Years passed, turning into decades. A lifetime of graduations, jobs, hobbies, lovers, friends and family. Times both good and bad, pleasure and pain, victories and defeats. But even in years when I was generally happy and relaxed, those episodes of acute sadness and anxiety never completely left. I’d feel an episode come on, and would be powerless to stop it. The same conviction would return: This time it’s for real – I’m never getting over this. My behavior during these bouts became more irrational. Have tickets to a ball game I was eagerly anticipating? An invitation to a good friend’s party? When I was depressed, I not only couldn’t make myself go, I relished the sensation of disappointing myself. And then, just as before, the feeling would vanish, and I couldn’t believe the decisions I had made. By my late twenties, it didn’t seem right to continue experiencing these bouts of mental anguish. I sought counselling, which always proved effective (by the third session I’d feel energized and empowered) yet temporary (a new attack would come within months after the last session). Still, I had become a functional, productive member of society, and resigned myself to accepting these periodic bouts as just part of what made me who I was, as permanent and unchangeable as the color of my eyes and skin.
I then met a wonderful, patient women. We married, and brought forth two delightful children. These were good times, but while the attacks may have been less frequent, they certainly did not diminish in intensity (I’m grateful to have never become physically violent during any of these episodes). And when I regained my composure, I could no longer ignore the impact of my episodic emotional violence.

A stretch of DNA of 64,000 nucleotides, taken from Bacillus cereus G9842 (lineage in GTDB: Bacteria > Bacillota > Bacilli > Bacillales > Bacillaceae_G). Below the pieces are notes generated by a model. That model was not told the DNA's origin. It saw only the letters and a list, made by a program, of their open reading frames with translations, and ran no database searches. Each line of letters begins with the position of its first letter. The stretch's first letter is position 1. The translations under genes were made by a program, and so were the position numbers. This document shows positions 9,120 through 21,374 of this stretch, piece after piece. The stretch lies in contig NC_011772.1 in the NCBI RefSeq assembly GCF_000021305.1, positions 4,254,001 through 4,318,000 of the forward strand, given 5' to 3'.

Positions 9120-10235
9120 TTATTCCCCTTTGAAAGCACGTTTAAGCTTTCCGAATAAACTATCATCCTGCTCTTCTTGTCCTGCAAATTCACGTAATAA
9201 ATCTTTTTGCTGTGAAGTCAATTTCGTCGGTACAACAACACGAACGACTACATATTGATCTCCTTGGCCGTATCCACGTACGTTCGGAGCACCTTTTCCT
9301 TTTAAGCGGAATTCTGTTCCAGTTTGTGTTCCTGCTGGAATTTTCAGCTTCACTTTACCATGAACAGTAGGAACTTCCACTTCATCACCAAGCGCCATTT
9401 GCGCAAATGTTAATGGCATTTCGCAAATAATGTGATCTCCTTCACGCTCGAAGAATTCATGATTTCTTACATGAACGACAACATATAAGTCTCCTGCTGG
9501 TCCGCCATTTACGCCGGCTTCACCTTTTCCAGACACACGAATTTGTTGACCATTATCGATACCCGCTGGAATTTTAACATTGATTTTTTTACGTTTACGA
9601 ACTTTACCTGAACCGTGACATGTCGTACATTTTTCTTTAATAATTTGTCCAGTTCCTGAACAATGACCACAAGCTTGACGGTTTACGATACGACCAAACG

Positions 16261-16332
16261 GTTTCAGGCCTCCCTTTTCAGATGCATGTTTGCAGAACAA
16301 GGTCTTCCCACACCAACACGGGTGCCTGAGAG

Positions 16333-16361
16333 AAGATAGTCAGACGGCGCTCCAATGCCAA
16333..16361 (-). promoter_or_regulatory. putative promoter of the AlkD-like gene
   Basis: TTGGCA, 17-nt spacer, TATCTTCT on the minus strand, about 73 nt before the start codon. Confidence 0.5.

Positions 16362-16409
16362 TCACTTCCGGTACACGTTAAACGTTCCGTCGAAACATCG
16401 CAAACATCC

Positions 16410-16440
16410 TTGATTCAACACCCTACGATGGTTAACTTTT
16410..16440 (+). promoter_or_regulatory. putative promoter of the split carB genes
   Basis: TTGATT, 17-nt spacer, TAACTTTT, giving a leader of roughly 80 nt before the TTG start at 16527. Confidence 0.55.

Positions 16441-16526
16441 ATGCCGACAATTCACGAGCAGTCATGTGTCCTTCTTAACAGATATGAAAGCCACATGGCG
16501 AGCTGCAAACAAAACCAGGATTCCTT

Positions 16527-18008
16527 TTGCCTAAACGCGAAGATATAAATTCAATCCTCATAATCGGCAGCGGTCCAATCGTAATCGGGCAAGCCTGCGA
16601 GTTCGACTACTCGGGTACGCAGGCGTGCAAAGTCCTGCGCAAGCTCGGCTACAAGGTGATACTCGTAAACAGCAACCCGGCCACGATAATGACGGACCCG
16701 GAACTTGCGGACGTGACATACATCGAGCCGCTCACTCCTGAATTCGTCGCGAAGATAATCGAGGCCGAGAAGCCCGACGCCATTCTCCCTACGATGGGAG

The truth can hurt as it sets you free. When the person whose happiness is so important to you says that she’s tired of walking on eggshells around you, or that your children are afraid of you, and her words speak to a reality you’ve already seen in the eyes of your family… those are words you cannot ignore. You are forced to react. You can respond by finally embracing those feelings you’ve feared for so long, and let the consequences be damned, even if you turn into a monster.
You get fed up with thirty years of denial. You realize you’ve been sick for a very long time, and won’t be getting better until you get help. It was the only choice that made sense at the time.
I’ve been in counselling on a regular basis, and taking antidepressants for a decade now. I had been concerned about the medication making me feeling ‘unnatural’, artificially happy perhaps, but that hasn’t been the case; I still feel as much disappointment, frustration, and sorrow as before. And if I’m not careful, I can still succumb to those agonizing bouts of despair that plagued me so frequently in the past. What’s different now is that I can sense when those feelings are creeping into my psyche, and have the ability to keep them from taking hold. I’m not cured, and doubt I’ll ever stop treating this disease. But my wife loves our weekend getaways, my children enjoy going to superhero movies with me, and my hope is far more powerful than my fear. Life, yes, is good.